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Predictors of pain and other musculoskeletal symptoms among professional instrumental musicians: elucidating specific effects

Janet Davies, Sandra Mangion
From: Medical Problems of Performing Artists: Volume 17 Number 4: Page 155 (December 2002)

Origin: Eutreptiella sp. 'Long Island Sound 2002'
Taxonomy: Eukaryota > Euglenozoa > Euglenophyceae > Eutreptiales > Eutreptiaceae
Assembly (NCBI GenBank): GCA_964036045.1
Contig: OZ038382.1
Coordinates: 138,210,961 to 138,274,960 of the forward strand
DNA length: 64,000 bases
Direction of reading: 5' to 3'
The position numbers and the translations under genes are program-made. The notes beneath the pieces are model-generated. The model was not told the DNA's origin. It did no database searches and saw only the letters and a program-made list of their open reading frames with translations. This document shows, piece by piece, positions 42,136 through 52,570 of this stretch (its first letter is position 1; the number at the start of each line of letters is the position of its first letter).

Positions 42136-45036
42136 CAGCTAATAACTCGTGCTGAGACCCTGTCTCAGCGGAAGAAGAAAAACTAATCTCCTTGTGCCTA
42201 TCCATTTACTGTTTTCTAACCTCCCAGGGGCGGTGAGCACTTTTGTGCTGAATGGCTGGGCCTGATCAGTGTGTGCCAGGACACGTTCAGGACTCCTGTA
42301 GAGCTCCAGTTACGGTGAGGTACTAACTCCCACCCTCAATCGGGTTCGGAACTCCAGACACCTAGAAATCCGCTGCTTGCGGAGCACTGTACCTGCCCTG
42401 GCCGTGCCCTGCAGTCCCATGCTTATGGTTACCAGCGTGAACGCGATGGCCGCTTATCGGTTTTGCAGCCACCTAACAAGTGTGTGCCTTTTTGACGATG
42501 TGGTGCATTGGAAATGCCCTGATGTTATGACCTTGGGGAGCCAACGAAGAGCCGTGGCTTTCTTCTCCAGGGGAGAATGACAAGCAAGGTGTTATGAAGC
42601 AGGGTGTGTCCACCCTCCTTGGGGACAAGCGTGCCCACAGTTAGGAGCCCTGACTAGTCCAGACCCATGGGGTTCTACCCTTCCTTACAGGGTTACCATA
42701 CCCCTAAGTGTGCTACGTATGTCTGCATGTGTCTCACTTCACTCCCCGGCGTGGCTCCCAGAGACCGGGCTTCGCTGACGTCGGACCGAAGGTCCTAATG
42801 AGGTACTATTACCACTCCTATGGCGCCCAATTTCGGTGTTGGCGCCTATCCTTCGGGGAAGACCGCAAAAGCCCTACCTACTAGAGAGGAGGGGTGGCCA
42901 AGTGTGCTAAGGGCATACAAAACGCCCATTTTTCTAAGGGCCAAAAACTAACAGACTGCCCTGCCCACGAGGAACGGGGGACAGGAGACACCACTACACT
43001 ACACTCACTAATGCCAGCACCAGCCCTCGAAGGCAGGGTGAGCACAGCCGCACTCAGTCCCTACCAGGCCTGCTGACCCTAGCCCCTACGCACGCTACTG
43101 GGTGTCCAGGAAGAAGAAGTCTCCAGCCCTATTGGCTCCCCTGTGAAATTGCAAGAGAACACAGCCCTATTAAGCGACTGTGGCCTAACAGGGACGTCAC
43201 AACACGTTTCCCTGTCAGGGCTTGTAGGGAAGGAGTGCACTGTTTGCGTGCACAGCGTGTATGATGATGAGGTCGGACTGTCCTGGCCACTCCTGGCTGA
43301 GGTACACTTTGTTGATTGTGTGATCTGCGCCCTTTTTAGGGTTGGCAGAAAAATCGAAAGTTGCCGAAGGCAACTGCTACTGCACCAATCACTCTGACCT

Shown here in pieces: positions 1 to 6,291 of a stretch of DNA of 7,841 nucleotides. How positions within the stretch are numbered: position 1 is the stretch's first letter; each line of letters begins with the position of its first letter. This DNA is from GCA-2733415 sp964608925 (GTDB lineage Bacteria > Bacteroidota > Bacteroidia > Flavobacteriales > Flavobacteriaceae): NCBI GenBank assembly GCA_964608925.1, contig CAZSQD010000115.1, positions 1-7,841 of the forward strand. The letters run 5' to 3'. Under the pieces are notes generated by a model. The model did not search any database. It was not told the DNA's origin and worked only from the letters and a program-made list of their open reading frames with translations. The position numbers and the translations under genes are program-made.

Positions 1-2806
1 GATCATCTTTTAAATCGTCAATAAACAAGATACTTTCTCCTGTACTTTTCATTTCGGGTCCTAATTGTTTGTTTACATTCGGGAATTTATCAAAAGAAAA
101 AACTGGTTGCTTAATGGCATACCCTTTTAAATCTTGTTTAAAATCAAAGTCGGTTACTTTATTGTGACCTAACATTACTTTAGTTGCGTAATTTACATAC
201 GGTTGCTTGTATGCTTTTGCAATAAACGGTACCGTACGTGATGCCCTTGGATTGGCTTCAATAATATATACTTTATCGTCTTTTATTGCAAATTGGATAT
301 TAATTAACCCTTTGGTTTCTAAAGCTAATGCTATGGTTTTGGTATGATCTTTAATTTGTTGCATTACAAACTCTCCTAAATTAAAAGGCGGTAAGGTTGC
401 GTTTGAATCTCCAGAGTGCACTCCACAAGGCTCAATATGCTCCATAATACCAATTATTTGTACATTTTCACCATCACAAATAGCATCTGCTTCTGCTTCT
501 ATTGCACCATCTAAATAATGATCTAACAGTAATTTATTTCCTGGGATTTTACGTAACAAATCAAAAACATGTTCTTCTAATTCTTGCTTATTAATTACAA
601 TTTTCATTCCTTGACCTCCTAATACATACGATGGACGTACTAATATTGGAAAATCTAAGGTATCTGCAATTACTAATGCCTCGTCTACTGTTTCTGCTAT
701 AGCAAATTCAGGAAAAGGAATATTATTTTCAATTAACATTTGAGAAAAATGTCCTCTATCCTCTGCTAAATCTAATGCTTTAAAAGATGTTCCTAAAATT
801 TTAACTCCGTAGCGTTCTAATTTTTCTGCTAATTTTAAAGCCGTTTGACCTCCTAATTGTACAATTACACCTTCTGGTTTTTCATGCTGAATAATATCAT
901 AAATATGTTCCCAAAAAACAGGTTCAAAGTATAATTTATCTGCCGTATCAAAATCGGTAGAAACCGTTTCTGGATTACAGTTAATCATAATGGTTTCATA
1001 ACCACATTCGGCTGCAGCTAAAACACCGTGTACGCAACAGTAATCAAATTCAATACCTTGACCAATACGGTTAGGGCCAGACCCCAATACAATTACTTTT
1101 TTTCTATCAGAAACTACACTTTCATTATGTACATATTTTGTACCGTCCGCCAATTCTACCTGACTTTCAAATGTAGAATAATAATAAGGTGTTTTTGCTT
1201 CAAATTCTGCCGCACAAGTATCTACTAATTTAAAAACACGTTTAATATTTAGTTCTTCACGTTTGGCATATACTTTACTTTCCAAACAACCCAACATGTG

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Abstract: Professional instrumental musicians are known to be vulnerable to playing-related pain and other musculoskeletal symptoms. The present study was concerned with comprehensively investigating predictors of pain/symptoms in comparisons involving three outcome indices: frequency of pain/symptoms over the playing lifetime, frequency of pain/symptoms during the previous 12 months, and pain/symptom severity. Predictors were clustered into three groups, demographic/physical (gender, number of years playing, instrument), workplace (ergonomic problems, warm-up/rest-break provision, playing load, noise disturbance, playing-related stressors), and health-related (health status, exercise behavior, playing-related muscle tension, preventive behaviors, training in prevention, attitudes to playing-related pain). A fourth group comprised 12 interaction predictors. A detailed questionnaire was completed by 240 permanently employed and freelance musicians working in Sydney's classical and non-classical music industry. Statistical regression analysis was used to determine the significant predictors. Two factors highly significant for the three outcomes were high levels of playing-related muscle tension and high levels of preventive behaviors. Playing-related stress was significant for pain/symptoms during the previous year and the playing lifetime, and high stress interacted in its effect with lack of warm-up and rest-break facilities in the workplace for those musicians with severe pain/symptoms. Musicians who had been playing fewer years showed more pain/symptoms in the previous year and playing lifetime, but not significantly greater pain/symptom severity. String players were significantly more likely to have frequent and severe pain/symptoms over the playing lifetime. For the previous year, female string players were more affected than male string players or female players of other instruments, while men were more affected than women unless the women were string players. Poor health in the previous year was associated with more musculoskeletal pain/symptoms in that period.

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